Greek Life Creates a Culture of Service at York College of Pennsylvania
The institution hosts 12 fraternities and sororities after welcoming two organizations to campus in the last two years.
Political Science major Michelle Ildefonso-Ruelas ’24 never considered herself a leader. As a senior at William Penn Senior High School in York, she dual-enrolled at York College of Pennsylvania to earn college credits early and learned that a chapter of Chi Upsilon Sigma National Latin Sorority Inc. would be coming to the College.
“Greek life was never something I thought I was really interested in,” she says, “but as I researched it more, I realized that it aligned with my own values and morals. It was a perfect fit for me.”
Michelle went through the recruiting process and stepped in as the second member and Vice President of York College’s newest sorority after it became an official chapter in the fall of 2021.
“It has drastically changed me,” she says. “Because of this organization, I’ve enhanced my leadership skills. I’m more social.”
Building leaders, breaking barriers
Michelle isn’t alone in achieving leadership development and personal growth through her involvement in Greek life. Many students who have joined the brotherhood or sisterhood of one of the 12 Greek organizations on campus have had a similar experience.
Jeremiah Sweat ’24, a Film and Media Arts major, joined the historically Black Alpha Phi Alpha Fraternity Inc. in March 2022 and serves as Vice President and Secretary of the multicampus chapter.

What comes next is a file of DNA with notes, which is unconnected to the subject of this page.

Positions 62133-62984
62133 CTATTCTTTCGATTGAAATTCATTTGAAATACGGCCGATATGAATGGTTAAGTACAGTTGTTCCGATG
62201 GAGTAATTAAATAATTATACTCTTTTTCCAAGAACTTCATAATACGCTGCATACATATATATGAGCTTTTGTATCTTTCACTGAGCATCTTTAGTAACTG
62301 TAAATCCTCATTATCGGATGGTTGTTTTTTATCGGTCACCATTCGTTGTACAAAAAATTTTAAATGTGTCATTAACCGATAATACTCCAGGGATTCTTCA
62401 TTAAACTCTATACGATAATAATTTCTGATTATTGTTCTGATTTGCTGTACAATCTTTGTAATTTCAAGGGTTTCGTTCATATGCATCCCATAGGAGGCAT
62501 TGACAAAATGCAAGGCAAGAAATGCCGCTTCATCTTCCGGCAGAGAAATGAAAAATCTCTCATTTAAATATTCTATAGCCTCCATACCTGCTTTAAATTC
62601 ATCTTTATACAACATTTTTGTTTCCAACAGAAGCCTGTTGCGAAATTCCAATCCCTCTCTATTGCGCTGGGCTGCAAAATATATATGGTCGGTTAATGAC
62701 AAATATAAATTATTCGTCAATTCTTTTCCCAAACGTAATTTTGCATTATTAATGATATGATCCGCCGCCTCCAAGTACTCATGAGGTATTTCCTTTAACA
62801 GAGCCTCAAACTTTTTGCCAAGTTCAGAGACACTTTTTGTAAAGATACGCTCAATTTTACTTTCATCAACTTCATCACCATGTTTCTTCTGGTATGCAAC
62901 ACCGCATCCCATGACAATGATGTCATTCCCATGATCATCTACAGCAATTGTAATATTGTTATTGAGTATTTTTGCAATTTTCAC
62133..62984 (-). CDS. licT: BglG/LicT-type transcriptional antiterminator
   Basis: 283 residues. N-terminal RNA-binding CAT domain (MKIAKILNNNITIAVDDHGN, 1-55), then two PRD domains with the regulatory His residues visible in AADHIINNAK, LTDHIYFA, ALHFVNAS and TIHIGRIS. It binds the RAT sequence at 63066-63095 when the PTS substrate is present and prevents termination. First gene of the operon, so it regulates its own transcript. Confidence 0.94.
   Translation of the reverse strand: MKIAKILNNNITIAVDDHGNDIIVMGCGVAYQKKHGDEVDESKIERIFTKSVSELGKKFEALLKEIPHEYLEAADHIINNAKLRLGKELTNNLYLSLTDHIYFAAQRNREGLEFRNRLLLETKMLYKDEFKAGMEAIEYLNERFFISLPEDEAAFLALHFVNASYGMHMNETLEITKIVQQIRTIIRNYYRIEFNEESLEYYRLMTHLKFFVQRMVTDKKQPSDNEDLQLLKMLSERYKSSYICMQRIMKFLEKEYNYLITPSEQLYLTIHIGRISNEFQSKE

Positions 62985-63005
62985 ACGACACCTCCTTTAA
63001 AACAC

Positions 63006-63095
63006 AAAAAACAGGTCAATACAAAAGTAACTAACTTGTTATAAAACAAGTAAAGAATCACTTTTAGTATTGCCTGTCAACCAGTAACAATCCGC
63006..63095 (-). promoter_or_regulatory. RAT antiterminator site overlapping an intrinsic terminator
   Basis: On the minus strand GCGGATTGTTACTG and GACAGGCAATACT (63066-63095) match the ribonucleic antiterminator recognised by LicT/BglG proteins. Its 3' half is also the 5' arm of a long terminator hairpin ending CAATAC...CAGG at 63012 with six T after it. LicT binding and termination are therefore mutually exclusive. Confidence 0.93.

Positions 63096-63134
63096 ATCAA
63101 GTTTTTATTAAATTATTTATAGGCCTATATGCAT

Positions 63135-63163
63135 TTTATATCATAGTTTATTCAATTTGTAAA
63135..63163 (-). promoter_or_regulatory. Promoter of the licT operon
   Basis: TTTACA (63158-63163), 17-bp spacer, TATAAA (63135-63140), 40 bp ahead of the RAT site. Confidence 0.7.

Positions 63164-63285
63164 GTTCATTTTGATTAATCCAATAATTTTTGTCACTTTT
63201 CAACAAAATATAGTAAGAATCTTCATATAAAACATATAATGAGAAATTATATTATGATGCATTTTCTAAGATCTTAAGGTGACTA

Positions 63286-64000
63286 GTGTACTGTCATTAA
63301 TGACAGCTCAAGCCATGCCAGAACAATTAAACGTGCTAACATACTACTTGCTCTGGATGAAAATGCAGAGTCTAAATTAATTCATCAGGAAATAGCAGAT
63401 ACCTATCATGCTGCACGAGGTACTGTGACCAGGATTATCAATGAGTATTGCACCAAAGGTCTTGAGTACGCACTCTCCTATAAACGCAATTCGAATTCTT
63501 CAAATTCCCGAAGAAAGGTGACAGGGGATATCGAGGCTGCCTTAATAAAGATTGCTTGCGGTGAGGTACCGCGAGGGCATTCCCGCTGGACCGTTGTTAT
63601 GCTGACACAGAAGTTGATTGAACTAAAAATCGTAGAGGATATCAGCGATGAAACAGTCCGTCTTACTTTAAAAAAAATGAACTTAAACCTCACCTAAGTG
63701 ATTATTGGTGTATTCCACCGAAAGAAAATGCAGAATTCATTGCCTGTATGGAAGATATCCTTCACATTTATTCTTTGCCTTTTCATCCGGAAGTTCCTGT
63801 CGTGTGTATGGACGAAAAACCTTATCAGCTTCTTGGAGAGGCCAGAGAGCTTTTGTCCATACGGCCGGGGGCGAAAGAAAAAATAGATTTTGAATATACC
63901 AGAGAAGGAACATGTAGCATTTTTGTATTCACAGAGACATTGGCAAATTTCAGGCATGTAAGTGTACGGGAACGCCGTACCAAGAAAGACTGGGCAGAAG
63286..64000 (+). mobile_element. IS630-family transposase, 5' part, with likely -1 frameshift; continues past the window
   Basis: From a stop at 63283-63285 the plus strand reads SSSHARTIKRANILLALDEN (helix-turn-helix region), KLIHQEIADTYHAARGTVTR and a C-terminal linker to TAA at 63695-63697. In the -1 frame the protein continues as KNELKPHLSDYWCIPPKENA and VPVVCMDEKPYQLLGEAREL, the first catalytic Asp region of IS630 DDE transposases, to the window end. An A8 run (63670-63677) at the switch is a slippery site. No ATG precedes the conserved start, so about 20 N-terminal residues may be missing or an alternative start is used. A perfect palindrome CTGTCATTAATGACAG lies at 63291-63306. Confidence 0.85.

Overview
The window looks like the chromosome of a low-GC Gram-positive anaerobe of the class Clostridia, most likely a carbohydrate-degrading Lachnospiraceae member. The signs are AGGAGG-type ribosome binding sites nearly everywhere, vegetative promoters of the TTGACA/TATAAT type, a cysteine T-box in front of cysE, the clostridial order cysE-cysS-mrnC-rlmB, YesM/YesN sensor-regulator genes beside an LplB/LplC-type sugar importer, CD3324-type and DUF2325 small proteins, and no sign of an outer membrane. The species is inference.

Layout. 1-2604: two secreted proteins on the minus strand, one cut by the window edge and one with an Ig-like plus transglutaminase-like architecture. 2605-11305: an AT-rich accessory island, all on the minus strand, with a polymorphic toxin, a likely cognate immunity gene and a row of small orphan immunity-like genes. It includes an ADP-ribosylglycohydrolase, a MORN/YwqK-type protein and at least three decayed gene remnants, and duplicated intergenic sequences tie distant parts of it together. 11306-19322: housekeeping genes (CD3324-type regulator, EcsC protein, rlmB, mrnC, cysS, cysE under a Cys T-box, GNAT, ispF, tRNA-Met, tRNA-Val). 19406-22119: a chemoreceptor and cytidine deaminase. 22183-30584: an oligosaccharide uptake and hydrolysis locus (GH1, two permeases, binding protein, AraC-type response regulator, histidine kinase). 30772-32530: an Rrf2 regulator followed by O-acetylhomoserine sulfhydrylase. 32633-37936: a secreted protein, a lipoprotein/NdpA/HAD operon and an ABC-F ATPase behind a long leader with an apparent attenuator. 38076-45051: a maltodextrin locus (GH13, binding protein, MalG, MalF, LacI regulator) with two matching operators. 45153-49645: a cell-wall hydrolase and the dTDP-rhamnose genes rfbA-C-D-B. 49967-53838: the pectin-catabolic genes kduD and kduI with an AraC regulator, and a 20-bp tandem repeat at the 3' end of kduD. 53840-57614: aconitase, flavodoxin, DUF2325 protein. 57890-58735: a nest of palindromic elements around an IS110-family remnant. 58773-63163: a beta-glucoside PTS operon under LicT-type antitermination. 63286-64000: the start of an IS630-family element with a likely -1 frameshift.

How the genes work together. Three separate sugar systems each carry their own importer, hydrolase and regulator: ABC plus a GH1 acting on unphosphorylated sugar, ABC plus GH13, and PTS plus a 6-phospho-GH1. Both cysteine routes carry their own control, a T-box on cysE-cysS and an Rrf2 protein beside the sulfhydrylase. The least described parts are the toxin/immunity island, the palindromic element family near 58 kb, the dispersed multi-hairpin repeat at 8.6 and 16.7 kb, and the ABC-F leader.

“That idea of leadership has always been instilled in me,” he says, referring to his family’s deep history of involvement in Greek life. “I had never seen it kick into gear until this last year. I have this opportunity. I need to act on it.”
Michelle and Jeremiah, along with Chi Upsilon Sigma President Jenifer Hernandez-Vargas ’22, were instrumental in forming the Multicultural Greek Council. They had noticed a division among people of color on campus and wanted to bridge that gap while creating a sense of unity and fellowship.
The fraternity and sorority have come together to sponsor events and create safe spaces for people of color.
Jeremiah also launched Alphademics, a weekly social study group open to anyone on campus but mainly aimed at people of color. After his first Alphademics event in October, he was surprised by the turnout and feedback. He hopes to continue connecting people of color on campus through informational seminars about Black Greek life.
“I get questions every day: ‘What is your organization about?’ ‘I see you wearing letters. What is this?’” Jeremiah says. “People are so interested but have no idea what it is. It’s not a gang. It’s not a cult. It’s a fraternity.”
A sisterhood, a brotherhood
“I think students really want to do good within the community,” says Alexis Bonamassa, York College’s Assistant Director of Student Activities and Orientation for Greek Life and Leadership. “We have really good leadership. There has been a lot of growth over the last year.”
Bonamassa, who joined York College in October 2021, has been involved in Greek life since she was a student. She serves as advisor to the 12 Greek life chapters on campus, is an advocate for the students, a liaison to the institution, and meets monthly with each organization president.
She says one of the most important aspects of Greek life is the sisterhood and brotherhood bond that forms among members.
“I think that this gives students a place where they feel at home,” she says.
During college, Bonamassa was involved in numerous campus activities and organizations, and also served as a Resident Advisor (RA).
“I never felt connection to my other organizations and student groups like I did to Greek life,” she says.
She sees that same connection in students at York College. When she’s greeted almost daily by Zeta Beta Tau (ZBT) brothers on campus, she gets a sense of the concern they have for one another.
Senior Justin Trotta, a Nursing major and President of ZBT fraternity at York College, has experienced that brotherhood firsthand.
“I believe that the most important thing when joining a fraternity is connecting with people and creating lifelong bonds,” he says, “and I knew that ZBT could offer me that, so I chose to join.”